MAPs exhibit AV-node-like properties and are associated with two types of tachycardia: SVT in which the MAP is part of the tachycardia circuit and SVT in which the MAP is not part of the circuit, but contributes to ventricular activation. In general, MAPs are located in the lateral tricuspid annulus. Multiple techniques can be used to achieve MAP mapping. Mapping and ablation of the site with the M potential in the tricuspid annulus has the greatest success rate. The occurrence of MAT is considered a predictor of success. Post-ablation ECG is important in confirming the success of the procedure.

Conflicts of interest

The authors have no conflicts of interest to declare.

Appendix A
Supplementary material

The following are the supplementary material to this article:

References
[1]
Y. Tian, P. Zhang, Li Xuebin, et al.
True complete left bundle branch block morphology strongly predicts good response to cardiac resynchronization therapy.
Europace, 15 (2013), pp. 1499-1506
[2]
J.S. Neiger, R.G. Trohman.
Differential diagnosis of tachycardia with a typical left bundle branch block morphology.
World J Cardiol, 3 (2011), pp. 127-134
[3]
G.H. Bardy, J.M. Fedor, L.D. German, et al.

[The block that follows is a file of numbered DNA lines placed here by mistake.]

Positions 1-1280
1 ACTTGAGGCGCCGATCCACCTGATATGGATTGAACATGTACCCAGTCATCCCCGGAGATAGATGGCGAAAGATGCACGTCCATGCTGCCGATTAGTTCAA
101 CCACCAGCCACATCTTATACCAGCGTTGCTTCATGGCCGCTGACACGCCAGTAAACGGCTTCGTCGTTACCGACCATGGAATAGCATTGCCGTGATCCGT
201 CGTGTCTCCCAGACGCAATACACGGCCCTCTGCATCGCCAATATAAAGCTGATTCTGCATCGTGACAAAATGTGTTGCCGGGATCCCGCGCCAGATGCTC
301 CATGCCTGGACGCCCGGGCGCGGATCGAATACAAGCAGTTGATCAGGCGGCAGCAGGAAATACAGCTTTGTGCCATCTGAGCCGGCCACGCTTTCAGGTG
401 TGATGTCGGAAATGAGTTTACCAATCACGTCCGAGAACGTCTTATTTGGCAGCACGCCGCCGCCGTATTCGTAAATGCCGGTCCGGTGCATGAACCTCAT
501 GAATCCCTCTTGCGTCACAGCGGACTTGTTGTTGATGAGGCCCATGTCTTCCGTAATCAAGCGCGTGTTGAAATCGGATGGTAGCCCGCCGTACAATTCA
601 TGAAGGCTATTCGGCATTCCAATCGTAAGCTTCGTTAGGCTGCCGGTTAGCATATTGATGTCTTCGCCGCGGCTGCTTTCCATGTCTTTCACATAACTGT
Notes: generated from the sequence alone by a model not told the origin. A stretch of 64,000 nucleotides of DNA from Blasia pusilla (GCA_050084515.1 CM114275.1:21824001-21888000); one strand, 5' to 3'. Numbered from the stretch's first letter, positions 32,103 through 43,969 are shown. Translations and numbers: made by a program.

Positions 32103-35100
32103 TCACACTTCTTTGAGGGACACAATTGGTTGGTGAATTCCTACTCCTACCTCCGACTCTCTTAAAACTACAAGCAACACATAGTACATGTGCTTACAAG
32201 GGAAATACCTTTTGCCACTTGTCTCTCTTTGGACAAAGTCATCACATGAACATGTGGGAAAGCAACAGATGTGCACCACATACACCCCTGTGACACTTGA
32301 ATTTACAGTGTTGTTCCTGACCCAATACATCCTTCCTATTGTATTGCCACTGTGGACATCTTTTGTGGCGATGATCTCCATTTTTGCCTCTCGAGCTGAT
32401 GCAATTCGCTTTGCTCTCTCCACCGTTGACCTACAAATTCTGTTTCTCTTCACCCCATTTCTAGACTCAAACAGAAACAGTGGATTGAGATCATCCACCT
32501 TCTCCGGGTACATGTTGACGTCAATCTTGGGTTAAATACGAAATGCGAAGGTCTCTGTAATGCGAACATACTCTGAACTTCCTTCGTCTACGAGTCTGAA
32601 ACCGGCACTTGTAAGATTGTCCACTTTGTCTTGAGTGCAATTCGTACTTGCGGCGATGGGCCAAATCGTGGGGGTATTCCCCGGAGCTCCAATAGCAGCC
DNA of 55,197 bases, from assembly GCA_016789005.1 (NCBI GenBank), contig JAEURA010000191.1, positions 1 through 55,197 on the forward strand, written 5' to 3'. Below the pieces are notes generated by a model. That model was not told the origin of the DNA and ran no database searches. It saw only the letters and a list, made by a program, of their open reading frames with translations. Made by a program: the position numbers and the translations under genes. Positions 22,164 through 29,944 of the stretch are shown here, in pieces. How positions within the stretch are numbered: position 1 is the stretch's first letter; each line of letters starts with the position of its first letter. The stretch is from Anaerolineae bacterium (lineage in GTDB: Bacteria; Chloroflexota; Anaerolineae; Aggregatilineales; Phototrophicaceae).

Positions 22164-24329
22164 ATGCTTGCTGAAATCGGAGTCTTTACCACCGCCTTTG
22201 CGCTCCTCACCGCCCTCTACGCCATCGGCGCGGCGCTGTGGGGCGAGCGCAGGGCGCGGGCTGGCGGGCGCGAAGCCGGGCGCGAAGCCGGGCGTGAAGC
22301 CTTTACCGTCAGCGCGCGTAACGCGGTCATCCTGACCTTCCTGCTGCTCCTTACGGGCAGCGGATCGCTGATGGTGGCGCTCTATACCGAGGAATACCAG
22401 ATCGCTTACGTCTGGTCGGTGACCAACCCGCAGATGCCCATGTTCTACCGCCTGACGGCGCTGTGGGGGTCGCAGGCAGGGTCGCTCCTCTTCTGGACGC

Surface electrocardiographic clues suggesting presence of a nodofascicular Mahaim fiber.
J Am Coll Cardiol, 3 (1984), pp. 1161-1168
[4]
S. Bohora, J. Tharakan.
Ablation techniques for Mahaim fiber tachycardia.
Indian Pacing and Electrophysiol J, 9 (2009), pp. 75-80
[5]
E.B. Sternick, C. Timmermans, E. Sosa, et al.
The electrocardiogram during sinus rhythm and tachycardia in patients with Mahaim fibers: the importance of an “rS” pattern in lead III.
J Am Coll Cardiol, 44 (2004), pp. 1626-1635

Please cite this article as: Lima da Silva G, Cortez-Dias N, Bernardes A, de Sousa J. Taquicardia mediada por via Mahaim. Rev Port Cardiol. 2018;37:265.e1–265.e5.

Copyright © 2017. Sociedade Portuguesa de Cardiologia
Idiomas
Revista Portuguesa de Cardiologia (English edition)

Subscribe to our newsletter

Article options
Tools
Supplemental materials
en pt

Are you a health professional able to prescribe or dispense drugs?

Você é um profissional de saúde habilitado a prescrever ou dispensar medicamentos

By checking that you are a health professional, you are stating that you are aware and accept that the Portuguese Journal of Cardiology (RPC) is the Data Controller that processes the personal information of users of its website, with its registered office at Campo Grande, n.º 28, 13.º, 1700-093 Lisbon, telephone 217 970 685 and 217 817 630, fax 217 931 095, and email revista@spc.pt. I declare for all purposes that the information provided herein is accurate and correct.